The Courier News from Blytheville, Arkansas on September 15, 1944 · Page 1
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The Courier News from Blytheville, Arkansas · Page 1

Blytheville, Arkansas
Issue Date:
Friday, September 15, 1944
Page 1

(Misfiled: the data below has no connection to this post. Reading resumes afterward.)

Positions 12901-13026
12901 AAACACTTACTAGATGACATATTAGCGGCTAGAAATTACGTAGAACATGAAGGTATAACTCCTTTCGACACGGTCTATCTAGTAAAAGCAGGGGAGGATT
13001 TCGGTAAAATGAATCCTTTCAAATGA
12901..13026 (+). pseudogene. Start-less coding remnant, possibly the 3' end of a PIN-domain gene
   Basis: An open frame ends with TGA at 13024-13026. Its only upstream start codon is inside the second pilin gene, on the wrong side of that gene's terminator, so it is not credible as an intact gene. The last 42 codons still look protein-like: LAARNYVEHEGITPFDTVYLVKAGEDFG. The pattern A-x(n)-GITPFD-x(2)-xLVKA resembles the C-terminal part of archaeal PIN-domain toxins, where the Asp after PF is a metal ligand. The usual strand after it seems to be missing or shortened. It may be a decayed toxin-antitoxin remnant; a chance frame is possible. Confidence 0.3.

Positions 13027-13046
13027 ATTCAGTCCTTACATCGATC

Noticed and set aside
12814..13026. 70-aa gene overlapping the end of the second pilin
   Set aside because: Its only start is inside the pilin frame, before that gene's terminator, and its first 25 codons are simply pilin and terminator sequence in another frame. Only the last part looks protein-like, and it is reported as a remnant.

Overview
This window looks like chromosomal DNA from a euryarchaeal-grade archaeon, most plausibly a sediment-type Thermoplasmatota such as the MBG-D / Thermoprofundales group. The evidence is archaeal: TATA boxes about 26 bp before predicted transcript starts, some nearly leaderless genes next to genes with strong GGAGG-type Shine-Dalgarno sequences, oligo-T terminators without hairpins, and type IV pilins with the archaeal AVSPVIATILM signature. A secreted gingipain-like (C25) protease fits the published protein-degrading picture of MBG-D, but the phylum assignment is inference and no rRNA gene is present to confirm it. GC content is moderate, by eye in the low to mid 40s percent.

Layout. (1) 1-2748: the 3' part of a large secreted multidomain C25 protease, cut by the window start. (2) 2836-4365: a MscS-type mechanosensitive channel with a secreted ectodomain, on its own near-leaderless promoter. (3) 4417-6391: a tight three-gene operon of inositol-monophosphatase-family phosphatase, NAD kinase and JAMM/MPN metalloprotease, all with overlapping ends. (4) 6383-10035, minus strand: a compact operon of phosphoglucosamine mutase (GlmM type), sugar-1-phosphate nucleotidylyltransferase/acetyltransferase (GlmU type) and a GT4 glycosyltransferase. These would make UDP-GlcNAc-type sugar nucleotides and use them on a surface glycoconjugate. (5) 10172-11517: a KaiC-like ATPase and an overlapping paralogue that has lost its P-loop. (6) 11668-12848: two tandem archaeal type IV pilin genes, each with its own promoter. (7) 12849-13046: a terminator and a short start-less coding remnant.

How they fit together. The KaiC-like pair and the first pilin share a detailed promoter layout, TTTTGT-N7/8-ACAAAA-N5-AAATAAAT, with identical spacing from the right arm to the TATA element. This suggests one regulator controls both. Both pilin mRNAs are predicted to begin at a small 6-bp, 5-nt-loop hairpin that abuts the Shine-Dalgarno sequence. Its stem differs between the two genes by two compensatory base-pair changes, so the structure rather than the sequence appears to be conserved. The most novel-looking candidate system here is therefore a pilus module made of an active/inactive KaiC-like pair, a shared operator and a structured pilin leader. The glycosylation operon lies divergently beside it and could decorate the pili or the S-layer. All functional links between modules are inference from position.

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VOL. XL1—NO. 153 Sove Waste Paper/ It is vafuaWe to ffc W^tithttt Watch this paper fa, Co/fecf/on DaW _THB DOMINANT NEWSPAPER OP NORTHEAST AIUCAMHAR AM,, ^,,,,^f^^. ^ ^ -*-^ *? k3 Blylhcvlllc Dally News Blylheville Courier Blylhcvllle Hcrnld Mississippi Vnllcy Lender NORTHEAST Ai?KANSA8\ND ST MISSOUiU E, AKKANSAS. KUIDAY, SKPTHMHIiK ir> U ^^ _ . — H1INUUS UOPIE8 FIVE CENT8 ' ^SJNVASJONS AIMED AT PHILIPPINES East (oast Suffers Huge Storm Damage; 18 Dead, 150 Injured By United Press The racing hurricane which has buttered the Atlantic coast, is clyuijr at sca off Nova Scotia today. r|1 , ', *' — * VJ * * w* <i U^Ullcl LUurlV* Ihc mighty storm has spent its force, luovinces of New Brunswick and Nova Scotia strong winds. Canadian .storm Before swinging out to sca car)y (1)is monii u tm center narrowly missed Rnsfnn hut Knr,<,.^ n .,,if.,.. :... n mil P n ." ai i°"'''V" u T eci Boslon - b «t before ending its 0-mi e path- of dcs ruction, the hurricane lashed Cnpe Cod, where a doxcn villages were inundated by flood tides Now, with more detailed reports * of the storm wreckage, the properly damage from Massachusetts to North Carolina is estimated at 30 million dollars. At least 18 persons died during the hurricane, and the f .injured list stands at 150. '' The famous icfort at Atlantic City, N. J.. suffered the most dam- iige. A tidal wave broke the city's million dollar steel pier in half. Furious waves piled tons of sand on the boardwalks, • causing them to buckle in a dozen places. Houses and shops near the beaches were Hooded But the largest loss of-life occurred In New York City, where 12 persons died. Eight of the victims were electrocuted, seven by stepping on damaged power lines and another by being blown against the third rail of an elevated line. The storm caused a heavy damage Tops all along the coast, par- to ci ticularly to the orchards "of Connecticut, Massachusetts and Ixmp Islntid. But, as in nil storms, there is an amusing story amid the damaee and destruction. A United Press correi spondcnt was out at Moriches Coast Guard station on Long Island when the captain sent a man out to look for his automobile. •;; At th« time the center o.' the hiir- - r.lcnne,Wi\« raging around ,the. tion and air was filled with the shriek of the storm and with nyinu' debris. After a while the sailor struggled tack bearing the captain's automo- .bile license plate. Tue man reported with: "Here's the plntc, sir; I don't know what liur>i>cned to the car." Wage Ceilings May Be Raised WLB Ponels Report That Living Costs Have Zoomed Upward WASHINGTON. Sept. 15 (UP.) —A new blow has been struck against the nation's present wage ceilings. Two fact-finding panels of the War .Labor Board report that living costs have Increased 25 to 43 per cent since January, 1941, the base period of the Little Steel Wage Formula. The wage formula Itself provides for only 15 per cent u"(iflee Increases since that period. \. The two panels have cleared the - way for a WLB recommendation that President Rrasevelt crack the famous Little Steel Formula nnd jncreasc the wnge ceilings and thus increase the wages of millions of workers. The WLB will hold public hearings on the report on Sept. 26 and 27 and then will make recommendations to the President, probe the November elec- observers believe Mr relax the wage R spent months ably tion. befor Some Roosevelt 'will ceilings. The two panels investigating charges thnt organized labor had been placed at a big economic disadvantage by rigid wage ceilings, although widespread price increases were permitted One panel heard the arguments of the CIO's United steel Workers Union. This panel decided that the wage stabilization program {•h-nild be re-examined. The panel r.dded that the 17-ccnt per hour wage Increase demanded by the stcele union probably would not be inflationary and the steel coin- panics could pay it. The second panel heard spokes- pn for the American Federation f Labor. This panel reported that the Little Steel Formula works unfairly and squarely attacked the formula. The two panels agreed that the President has authority to modify the wage formula. Flames Destroy 100-Room Hotel One Person Killed, Four Are Injured And Five Still Missing ANNTSTON, Ain., Sept. 15 (U.P.I —A flash fire, raging through the 100-room Alabama hotel at Anni- slon today, caused the death of nl least one person and Injuries- to four others. Demolition squads arc searching the sinking ruins in search of the five persons listed as missing. There is a possibility, however, that they escaped with other guests and have failed to report their safety. A Mount Holly, N. C., gucit, William p. Honiuucklc, died this nioniing In an Anniston hospital where four o there are heing treated for injuries. The injured arc listed as Mrs Ellen Celine, of -Ghillicothe, Ohio;' Mrs. Breda'<'Kline, " of Cincinnati, Ohio; / Leonard Hope, of West Monroe, La., and -Marion O. Falkner, of Bessemer. Most of the guests were warned In time by a rescue party of police and members of the hotel staff who went through the building arousing the sleepers. Police officers, directed by chief Luther Owen, were stationed at fire escapes, stairways and other exits with flashlights lo guide the occupants of Ihc smoke-filled building. Group To Fight U. S.-Sponsored Co-Ope rative Southern business men, including U representatives of Blythcvine, voted their unanimous endorsement yesterday of the National Tax Equality Association's war against Government aided co-operation in competition with private enterprise and adopted a plan to set up a New York Cotton Mnr. . 2113 2119 May . 2085 2096 July . 2053 2057 Oct. . 2150 2155 Dec. . 2135 2133 2108 2084 2046 2144 2111 2091 2054 2144 2115 2091 2055 2161 2128 2133 2t3S Chicago Wheat Sept. . 157 open high low close .57',', 157 152% I5l. 157 W 156:4 152 regional office association In Memphis to carry on the work In this section. The meeting to oppose the proposed Southern Consolidated Cooperative was attended by 600 leaders from Southern stntes Under thc iponsorshlp of the Memphis Chnm- 3cr of Commerce the luncheon- meeting at Hotel Pcabody was one of the largest ever held In Memphis. Delegates heard co-operattves branded as "a growing threat to private business that Is both unfair and subsidized". 'he principal argument wns that co-operatives, which are now entering many fields of business and manufacture, should be tnxcd thc same as private corporations. The Inttcr arc now assessed from 40 to 80 per cent of their profits, whereas co-operntlvcs pay no Federal Income tax. • TOBAV'S WAR ANALYSIS Philippines Now Within Easy Range By JAMES HARPER Dulled Press Slaft Writer The guns of Japan's former Is- lnn,j fortresses nrc turning on 'lok- The enemy originally seized n string of Pacific Island's as a harrier to protect the homeland. Now thc island empire is merging Into America's Innd-brldge to reach that homeland. Micronesia Is n vast milky way of 2550 Islands covering an expanse greater than Continental United Stntes. Tokyo considered those is- Innds Indispensable for the defense of Japan. Now America finds them Indispensable for Ihc offensive against Japan, carried over bases along the 3GOO mile trip from Pearl Harbor to Tokyo. In the central Pacific. Admiral Nimitz has hopped from (lie Gilberts to the Marshall* to the Mn- rinnns to thc Carolines. And now he Is looking out toward the '.imps Harpc: Philippines over SCO miles of water. In the Southwest Pacific, General MacArthur has hopped along thc Solomons chain, across New Guinea and New Britain, through the Admiralties, the Greens nnd the Moluccas. And now he is only 250 miles short of n return to Bnlaaii. Philippines Rendezvous Thus, two powerful American forces, group-hopping across the Pacific, will merge In tho Philippines. There they'll probably fight their last Island campaign before the island campaign of Jnpan .General MacArthur, by invading Morotni, has shoved his air bases forward to within fishier range of.the Philippines. Soon, he may subject that vast" 114,000-squarc- r mile Island cluster to thc kind of scourging bombardment which is a necessary curtaiii-raiser to Invasion. At the same tiinc, Admiral Ni- rnltz has pushed lib air front to Patton'sJMen Capture Nancy -innr Turn fiimr Fliers DismkvH l/irlArii AMAH* K/.'.~,:.i_ i j_ i . .'•. within 560 miles of the Philip- Pines, a distance that can easily be covered by. long-range fighters and medium an,j heavy bombers. Both forces also have plugged the escape route for additional thousands of by-pnssed Jnp soldiers. Enemy Isolated With the invasion of Palau westernmost of the Carolines the Americans have slit the last supply and escape line for 10,000 by-passed Japs in the Marshalls and 75000 to 100.000 in the eastern Carolines, including Truk. At the same time General MacArthur has placed himself in a position to cut the nrtenes feeding strength to Ihc £00.000 Jnixs in the Netherlands East Indies. He already has Isolated 60.000 soldiers on New Guinea SO.OOO on New Britain, 10000 on New irclnnd and 22,000 on Bougainville. The greal army of helpless, oy-passed Japs now Is fast reaching toward the half-million mark. Once the Philippines are conquered, two courses will be open to American fighting men. They may set sail for China, there to set up bases for the conquest of Japan. And significantly, the great port of Hong Kong lies only 695 miles from Wanila. Or they may skip the prc- iminarics and get right to the heart of the matter by striking for Jn"-. ut the 1500-mile road from Saipan to Tokyo is mined by the 3onm group whose land surface to- Finns Turn Guns On Nazi Troops, Stockholm Says German Fleer Fails In Effort to Seize Fortified Island LONDON. Sept. 15 (U1')~A tired Finland, seeking peace with one na- llon, iifinln hns been forced to man her guns, this lime ngiiinst Nazi Germany. Reliable reports from Stockholm say flighting hns broken out between Finnish nnd German troops hi northern sections of thc conn- try. And It's officially announced In Helsinki (hat last night a German licet made nn unsuccessful attempt to seize thc heavily fortified Hog- Innd Island In the Gulf of Finland. Finnish coastal butteries sank nine "hips In thc Nml Invasion fleet and the nttack wns beaten off at several polnl.s. : However one small German bridgehead was established 'and latest reports say fighting Is continuing on the strategic Island, 100 miles west of Leningrad. The outbreak of hostilities i Service For Hospital 'Blitz' MEMPHIS. Sepl. 15 (UP) — A court of hisli riinklnii officers tlls- inisscd from the service Iwo Army airmen found guilty of siHjjlnj. „ double bill,, on St. Joseph Hospllnl In Memphis on Aug. 21. 'Ihe court also ordered Ihc airmen lo forfeit nil pny ,,nd allow- nnccs due them h v tb c Army. The two (Hers, Lieut. Sidney M. Colciimn of Memphis wns dlschari!- cd. whil c I'%ht Officer John N. Summer, of 1'itl.sbing. was dishonorably discharged. Both men were slntloned nt (In Greenwood, Miss. Air Base. '''lie two were convicted on eight charges resulting from the cnrlv morning bill?, which reportedly ter- rltlcd nurses nnil piillcnls lit the hospital. The verdict Is subject lo review by higher air force officers. Waste Paper Collection Set Tomorrow ciirred on Ihe eve of the deadline Krforts will have to bo redoubled In Mississippi County If the tpiota Uifciof 80.000 pound* of Kemp paper set under Russian armistice terms' ls lcllullc < 1 llL ' r <i this mouth, I,, ci. for the Germans to be.out of Pinland. ft Is still Impossible to say whether Finnish President Baron Mnn- ncrhcim will formally declare war on Germany, Ihe big brother Nash, chairman of the snlvngc committee, warned housewives and others here today on the eve ot Brother paper collection dntc. Trucks- again will mnkc the tomorrow in Blylhcvlllu lo ivilh whom Finland embarked o'nl collc cl bundles of scrap paper, now __ „.. her wnr of revenge against' Rus- believe Finland's sin in 1941. observers Stanfield Services To Be Held Sunday Funeral services for c. n Stnn- fteld, who died early Monday morning, will be held at 2 o'clock Sunday afternoon at Cobb Funeral Home. Officiating will be the Rev H. E. Simms, pastor of the Assembly of God Church. Burial will be made at Sandy Hldge Cemetery. Mr. Stanfield, 44, was undergoing treatment at Ihe stale sanilorium at Baonevllle, Ark., where he had been only a short time. Livestock ST. LOUIS, Sept. 15 (U.P.)-Hog receipts 6,400 head with 5,000 salable. Top price 14.60. 150-240 pounds 14.70; 120-140 pounds 132514.25; sows 13.95. Cattle 3,400 head, with 1800 salable. Calves 800, all salable. Mixed yearlings and heifers 10.0013.00; cows 8,00-11.00; ca inters and cutters 5.50-7.50; slaughter steers 900-17.50; slaughter' 1 ' holfcw 8.0017.00; stocker nnd 14.25; sows, 13,25, feeder steers path will be clear, the 27 Bonins cither must be invaded or must hav c their sting removed by a series of neutralizing air raids. ' Slimming up, Americas righting nicn have opened the battle of the Philippines by seizing air bases within striking range of thc Islands. From there, they may swing to the Chinese mainland to assemble forces for a plunge at Japan. Or they may pass up thc Japanese army In China for thc time being and first eliminate the Japanese army in Japan. But whatever course Is taken, one thing is sure. As General MacArlhur said on thc beachhead of Morotai today: "Defeat now stares Japan in the face." desire to get tho best possible pence terms from Moscow w,lll -be a. poW> erfiil Incentive' lo declare^w»rW«i Berlin. • • V- ' "• .*" In thp midst of the Moscow 'pence negolalions Finland's Premier Ant- li Hnctt7.cH, has suffered a brnIn hemorrhage and now Is, rciwrtcd in n serious condition. Turning- to other evenls on the eastern front, the Germnn DNB news agency reports one half-million Soviet troops have begun n mighty Baltic offensive nlm«l nt the Latvian capitnl of Riga.. The enemy dispatch says 40 Soviet infantry divisions, supported by tanks nnd plane. 1 ;, rcconvcrglng on Riga from the south and cnsl. Moscow communiques have not mentioned the new offensive but say the main battle of Warsaw is "tow well underway. Soviet artillery nnd planes arc needed more than ever to supply the hundreds of needs of victorious Allied armies on the distant buttle fronts. Every bundle of-puper, magazines or, similar imiier mnlcrlnl ,1s. -•jHiiffil.'.'ijfJicre- l>y tlie.. .mlvnfo worker's who must make' : up 'for the low of two cnrlonils of waste paper destroyed In it fire hero !nst Gaturduy. The paper which burned was awaiting shipment to .salvage centers from where It would be' sent to mills for processing Inlo vlln] war materials. The only reason the paper wns held on the yard here was because shipping facilities were not Immediately available, Mr. Nash said. ' This loss of waste paper makes U doubly important that residents of this area respond to thc appeal for paper, Mr. Nnsh said. Those who will help the war effort in this manner were asked to tic Ihcir wastcpnper into bundles nnd pounding th c Polish capilal while P'nce them In front of their home;, the First White Army Is potscd on on the curb tomorrow 11101111113 thc east bank of thc Vistula preparing for the invasion of the city itself. Meanwhile Polish patrlols are In- K'hcre trucks and salvage workers will colled them.' Mr. Nash .said thnt any paper left after the collection might be ci easing their desperate struggle tojlumeri In by calling Joe Martin hamper Nazi defense activities. And telephone 2977 a late Allied dispatch snys the leader of the Warsaw patriot forces may soon appear In London to confer with British leaders on the situation in Polnnd. Diphtheria Patient Improves At Hospital Stricken by diphtheria, Joyce Dean Ballard. two-year-old daughter of Mr. and Mrs. Eugene Ballard of Osceola, wns Improved at Walls Hospital today. She was admitted to the hospital last night when her condition became critical. She was placed under an oxygen tent. Tills Is Ihe second case reported In Mississippi county In recent weeks. Thc other victim Dcrald Melton, aged 4, lived In Lcaclivllie Search Is Continued For Men Who Fled Jail The search for two Negro prls- cners. who made their escape from the county Jail here Tuesday night, spread as county officers combed Ihe surrounding territory for thc third day in an effort to trace the fugitives. Ncal Cook, held on a murder charge, and Roger Palmer, held on a burglary charge, were waiting Ihc actbn of Circuit Court after jcing bound over in a preliminary hearing in Municipal Court . They made their escape through II unlocked door which led lo the kitchen of the building. The wen's ibsence was not, discovered until about 9 o'clock Tuesday night, Me/ton Child Dies LEACHVILLE, Sept. 15.—Funeral services for Dcrald Mellon, four- year-old son of Henry Raymond Melton, MC 3-c in the Seabces. and Mrs. Melton, were held at 2:30 o'clock this afternoon in Paraqoulrt. Dcrald died Tuesday morning of diphtheria. He became ill Sunday. His father, who Is stationed at Penrl Harbor, was unable to attend thc services. He also leaves twin brother and an older sister. Howard Undertaking Co,, was In charge of arrangements. N. Y. Stocks Amcr Tobacco 71 Anaconda Copper 25 5-8 Beth Steel C93-B Chrysler Gen Electric Gen Motors 371-2 60 5-8 .............. Montgomery Word ......... 50 3-8 N Y Central 171-2 Int Harvester ............ go North Am Aviation ........ 9 Republic Steel-..' .......... 181-8 Radio . 10 1-8 nearly nn hour after they escaped! U 3 Steel Socony Vacuum 121-8 Studcbakor is Standard of N J '.. 52 Texas Corp 45 Packard n 1-2 Parly Leaders At Convention Negro Vote Question Under Consideration By Arkansas Group LITTLE ROCK, Sept. 15. (UP) — Democratic leaders of Arkansas who sic meeting in Little flock for their biennial slate convention, are considering a probable solution of raising a recent Supreme Court dccisloi Victory Opens Way For Drive into Saar Area Mcfz Now Exposed To Flanking Movement By American Forces LONDON, Sept. IB. (IJl'l-Amcrl- cull combat troops imvo captured Nancy, uriinlcst transport nnd mtll- inry W1KO Ill northeast France General PnlUm'.i tnnknicn arid In- fnntry, In topplitR tlic base, Imvc cleared a major road block wlilcli lonj; simjiKcd their advuncu. Ami nlrciidy, Ihoy arc ,, us ]iln B toward the German rronlier, •« m |] e s to llin Nancy, richest prize yet lo full to Pnllon's men, Is Hie hub of H vast mil and rond network which webs nil of western Germany. The rllv of 1M.OOO Is the historic caplHU of I.orrnlnc province. lnn B „ political football for the nations of Europe United Press Correspondent HolMii Ilchnr<l.i says Nancy fell ,,] mo sL vvltltotit « shot being fired Here's what lie hns to siiy about Hi* vlotory: "This opens the path for n smush over tlie line rouds Into the rich bimr train mid makes possible .nn milllnnkliif! movement, to thu north which well could render the fortress of Mew untenable for llie acr mans." Maastricht Fulls Other gronl buses of western En- rope ulso arc falling to tlio Amcrl- cnns. Tlio Na*t high ccnninniid reports Ihe loss or the tmlrium city of Maastricht, which dominates the southeastern fl/iyer of Holland. The city jjipimicntly hns been tnkon by American First Army troops, which ' that allows negro voting. The keynote address, given by Arthur L. Adams from Joticsboro who was campaign manager for Bun Lnney, stressed tlio picscrvation <;l the Democratic patty In Arkansas for members of the Caucasian race And a sub-committee from the 'j!cl Democratic committee is scheduled to submit recommendations Ihal will permit negro electors who iKllevc in principles of the Democratic party lo participate in primaries, but at the same time limit actual membership within the parly lo members of the white race. In his keynote address Adams reminded the delegates that the best governed democracies are those thai are least governed. Arinms also stressed the need foi the party lo look to »ie cities for urban support in the future would be ol vital Importance. For, lie says, the Democrats hold their majority In the house of representatives in Washington .today only because of Ihelr big city numbers. The need for revision of parly rules to conform to the United Stales Supreme Court decision wnj mentioned only briefly by Adams. Presiding as tcmnornry chairman Is George Piko from DeWiH. The convention adjourned until 2:30 this afternoon. 56 Chicago Rye high f>4". DSVi Sept. 'Dec. open 93 84'/, low close 9251 04',!, 93-X 03% 9514 34 . - - -..--.. Belgium's Al- ucrl.cntinl nnd the Muusc river, barrier onto Dutch soil. . Other First Army troops arc blast- Ing nwny, one by one, tho pillboxes nnd other strong points with which the Nazis nre trying to ciulay the full of Anchen. Tlmt great Gennnii city, a' key [Ink hi the Siegfried line, already Wees American troups on three sides As n matter of fact, American sol- di ers have slabbed five miles beyond H, deeper Into Germany, to the area of Stolbcrg. United Press War Correspondent Jack Franklsh, now with Allied troops Inside the Siegfried line describes the scene thus: "Aachen lies below this artillery observation post, looking Into the afternoon sun like a picture- postcard of an ancient Gorman city But the deadly stillness is broken' occasionally by bursts of cannon Franklsh says he cnn see the tower of a biilldltiif. built In 7QQ, where Charlemagne Is burled. Prisoners say only 35,000 of the city's ISO.OOO population rcmnln. The rest were cvnc- untcn, Destruction Reported Franklsh also quotes German crvn- Hycs as saying 76 per cent of the city has been destroyed But U P Correspondent Joseph Grlgg, now at General Drndley's 12lh Army Group headquarters, warns: "Now thai thc final showdown bailie hns been Joined along the greater part of thc First Army front, it Is obvious thnt it Is not going to be nny walkaway" A security blackout has closed over thc activities of a First Army column which punched across the border near Trier, but a front rc- BUII shelling thc German town. The security blackout also has obstructed thc activities of the British Second Army In Belgium and thc Cnnndlnn First Army striking up lite French const. Nor have there been any new communiques on the progress of the Allied Seventh Army moving up from thc south of Frnncc. However, a German communique says heavy lighting has broken out near the Belforl Gap, nn escape funnel back Into Germany. At thc last official report, French Seventh Army troops were within miles of Dclforl. Most of thc armies had lo get along without large-scale air support today because of spolly weather. However, medium bombers managed to atlnck Hushing and other points along the Schclcie estuary In Holland. Thc weather failed to hold up air attacks by Italy-based bombers While British Eighth Army troops drove to within n mile of thc Rimini airfield in Italy, some 600 American bombers based behind thc lines .struck airdromes and a German submarine station near Athens In Greece. All of the three raided airdromes were crowded with transport planes. Nimitz Leads Invasion Forces IntoPalau Group As MacArthur Directs Battle For Halmahera Ity Hulled Press ,' ,; ^-Sonic of (hi! bloodiest, righUiiB of Ihc Pacific wniv'is !>£ U " ' stepping stones guarding llie Philip. 'IVo grout Anici-icim invasion teanw Immclictl twin' as- wiillH ill ilnwn ycHlurcliiy, one ,,l Ihc Vila) Jnp.bases in thc I'nlnii lalnmlH, (>00 miles west of lh e I'hili,, ,in cs ' „, - in utl'er '-t the llalnmhora'uul.s, 250 miles ShoT^c Late Bulletins II. K. KIKST AltMY 1IKA»- QIIAKTKHSj, Sept. If,. <ui')-_ American troops surrounded Anvlien foilay, »inl Mm full u f (lie city wns cxni-dcil smtn. Itll.MNdS, Moiil,, Sepl, lf>. (IIP)—(invcrmir Dnwey suys It autwnni dial din federal KIIVCIII- inenl "l|tis ginm li>o fur" In slucli- lillliiR fur iiar needs. He Imticil Ills .Stulcilliml III! Ills series of (-IIII- (ciriice* ii-||h cattle men and farm lenders. IINIIKI) STATUS I'IKST AK- MV HKAIXjltAltTKUS IN Blil,- (HUM, Hiuit. IS. (Ill')—Thi! Nulh- crbinds city of Manstrlclit has been nipturcd, ami Klrst Army tnmiis hi Unit nrcn luive driven Inln (*erniuny. [,ONI>ON, Sept. l!i (III') — Tlie I'<ir!sniillu.s:iystlic Amr)- eans luive ciinlurcil Tlilonvllln on Hie Miisellc river 12 miles fnim thn Ocrman junction Ijiixitinlxiuri; and French frdnl- lem, i Nova/ Depbt Damaged By , Heavy Blasts HASTINGS, Neb., Soyl. 15 (UP) — An explosion hoard 125 miles nwny blustcd a loading dock of Ihc Hustings Naval Ordnance depot today. It occurred shortly after 0 o'clock, Central \Vnr Time, and new blasts reported still were fn (he morning. occurring First report* said several Negro sailors iveru among ejisimlllcs Inken to llie depot dispensary, but the extent of cii5iia}'!i's nnd dmmige were not Imincdhiiely learned. The Ilnstlngs implosion occiirrerl five miles from thc scene of nn explosion In April which killed eight persons, nnd wns henrd nt McCook, 125 miles way, and nt Jamestown, Kan*., 100 miles away. However, one dispatch from Ihc nrcn snys clamngc to buildings wns not so heavy as In thc April disaster. Passenger Train Kills Livestock South Of Wilson A dangerous derailment was narrowly averted enrly yesterday morn- Ing when the Memphis-bound Frisco passenger train struck nnd kfllcd 25 mules nnd two horses on the track four miles south of Wilson shortly after 6 a. m. Thc train wns only slightly damaged and no one was injured when thc fnst moving train struck the animals huddled on the track ncnr N. 0. Cotton Mar, Ma;/ July Get, Dec. 2115 20SS 2054 2123 2113 2122 2100 2090 2097 2000 2052 2053 2152 2155 2)52 2135 2133 2130 2115 2093 2055 21S3 2154 2136 2135 the nnlmnls became frightened at lhe approach of the train and ran south on the track until Ihcy were slopped by thc trestle. The mules and horses belonged to llu Lee Wilson Co., and \vere kept on a Wilson farm near Evndnle, mnnagerf by "Sonny" Lynch. A Nc- gn> worker on the farm told rill- road officials that he had herded Ihc anlmnls Inlo Ihclr lot thc night before nnd did not know how they could hnvc made their escape. It was understood this morning the Frisco railroad detectives were not making an Investigation. The train was hold up a short time while the track wns cleared of the carcasses, Uile reports say the Pnlnu Invaders, uudor Admiral Nlmllz, have established several beachheads despite savage enemy opposition. - Niinit?, has not, yd officially re- • vcaliid which of Ihc BO Pnlau Is-, muds the Americans arc attacking. J ut [i .radio correspondent reports unit nt lonst-piirl of Ihclandings were on Pclollii. t|, 0 southernmost- m Ihe chain. This confirms nu earlier Japanese report. I'ns-lttnm Secure ' < -'• ?i ,.. Meanwhile the second' team,' rudder the porr.TOnl command of Gen- ; - unl OmiLilaa MacArthur, has' KC- cureil ll.s positions on Morotni ls- : " Hind, northernmost m tluv 'Hiil-'~ iiiahoras Group. Enemy resistance. I'ere was far weaker. Gencrnl Mnc- Ailluir says tho Japanese hud cx> peetod the Invaders-lo striko^fa?- tlier south In the Hnhrmhcrns. -'•> • General; MncArlhur : Issued a' statement a few hours r.ftcr ij'ic landing Bnylng that Allied forces now dominate the Moluccas Sny 5 he: "Our position: here Is secure ami lhe. Imincrtlate operation lias uchlcvcd Its purpose." . ,-:. . .:, . Allied Strategy liullralcd These twin landings have .servqd, lo convince military' experts Hint Ilia-United Nnllous'plan calls for extension of, Al.HGd lines • to . the China coast hy -way, of the Phll- /: This plan might even cllminnla ' nny necessity of tlBhtlng for the vast areas which lhe Japs occupy In southeast Asia and the East Al nny rate tho'iiaril pincers Is slowly closing In. toward the --Philippines. An American busc-ln tha HnliimhcfnS' will give '• thc 'Allies nlrflelth only one hour's time from Mindanao. - And bases In the Pnlnus will protect ,trie> flank of the advance toward the Philippines. And while the Americans move In lo threaten the Philippine.'! and Jnp supply lines south/niie Jnp- nncsc.iu China nrc driving desperately '- --•-•-•• • route establish an ovcriiind their southern empire. Late reports from Chungking r ' say that two Jnpnncso forces, one driving south, the other north, nrc reported within 150 miles of closing n gap:trmt would cut ctiiri'a~*)n two. . _.Draft Board Wife Of Army Dentist Fatally Burned Today HOT SPRINGS, Ark., Sept 15 (UPl— The 20-year-old wife of an Army dentist wns burned to death when her Hot Springs apartment was gulled by fire carty today. Thc ilcnrt woman is Mrs. Frances Sassen. wife of Capt. Call Snssen, a dentist stationed at the Hot Springs Army and Navy Hospital. Mrs. Sassen's body was found In the wreckage of llie apartment after the fire was finally brought under control Captain Sassen was severely burned before ho managed lo jump from a second story window. The fire was discovered at 4:30 o'clock this .morning, and more than i dozen occupants of'the'tv\o'-sforj •stucco building managed to escape without Injury. ... Into Service Names of 28 men, scheduled to leave llils,' monlh .for", service "in the armed forces, -were listed today by Selective Service ' Board B They nre William Russell Springer, J. c. Jones, Robert Clark Gyn- card, Paul Guthery Shelby, Leon Slltton Foreman, Franklin Buchanan. James Pfiul Lnffarett, Wil- itam Enrl Dunn, Troy Roosevelt Ward, Henry Michel, Vernon Ev- crlon Roper, Hnrvy Harrell Dunn. Thurman Odell Gentry, .Charles Everett Hamrlck, Ray Isac Daugherty, Willim Glenn Sharp, Klrby James Cook, _ .Eugene Patterson King, Trnvls Rtissell Jarinbn, Joini Burl Meachnm, Alton Jackson, John Alvin Lorren, Paul Dan Hallard, James Washington Hulehinsqn. Gordon Elgin Edgln, Cecil Colurn- bns Withrow . Highway improvement • Program Is Planned LITTLE ROCK, Sept. 15 (UP) — Engineer Fred J. Herring says a 79 mllli'.'. dollar postwar program to construct more than 5,400 miles of highways In Arkansns have been tentatively laid out by the highway department. ' ,...." He says the program Is designed lo eliminate obsolete highways unpaved roads and bad bridges. A survey to determine where traffic is heaviest has been made of homes, transient vehicles and heavy intersections. And the hlgh- »'ay. department is waiting until the survey can be fully analyzed before completing their final plans. Other ^postwar Improvements Include corner traffic lights replac- x Ing overhead corner trafflo lights and permanent posts designating street names In the cities. In the ftrst.18 weeks of this year, 178,684 people died in: the 93 major American cities, compared with 181,060 deaths In the corresponding period of 1343, , i+